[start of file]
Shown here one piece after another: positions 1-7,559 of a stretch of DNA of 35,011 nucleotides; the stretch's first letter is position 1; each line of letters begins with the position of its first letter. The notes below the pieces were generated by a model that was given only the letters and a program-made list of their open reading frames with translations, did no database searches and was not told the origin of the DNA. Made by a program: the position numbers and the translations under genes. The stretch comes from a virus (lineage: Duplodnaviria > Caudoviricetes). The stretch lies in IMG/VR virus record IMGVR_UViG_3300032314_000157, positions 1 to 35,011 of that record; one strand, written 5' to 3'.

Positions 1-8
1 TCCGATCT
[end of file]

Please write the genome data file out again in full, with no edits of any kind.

Shown here one piece after another: positions 1-7,559 of a stretch of DNA of 35,011 nucleotides; the stretch's first letter is position 1; each line of letters begins with the position of its first letter. The notes below the pieces were generated by a model that was given only the letters and a program-made list of their open reading frames with translations, did no database searches and was not told the origin of the DNA. Made by a program: the position numbers and the translations under genes. The stretch comes from a virus (lineage: Duplodnaviria > Caudoviricetes). The stretch lies in IMG/VR virus record IMGVR_UViG_3300032314_000157, positions 1 to 35,011 of that record; one strand, written 5' to 3'.

Positions 1-8
1 TCCGATCT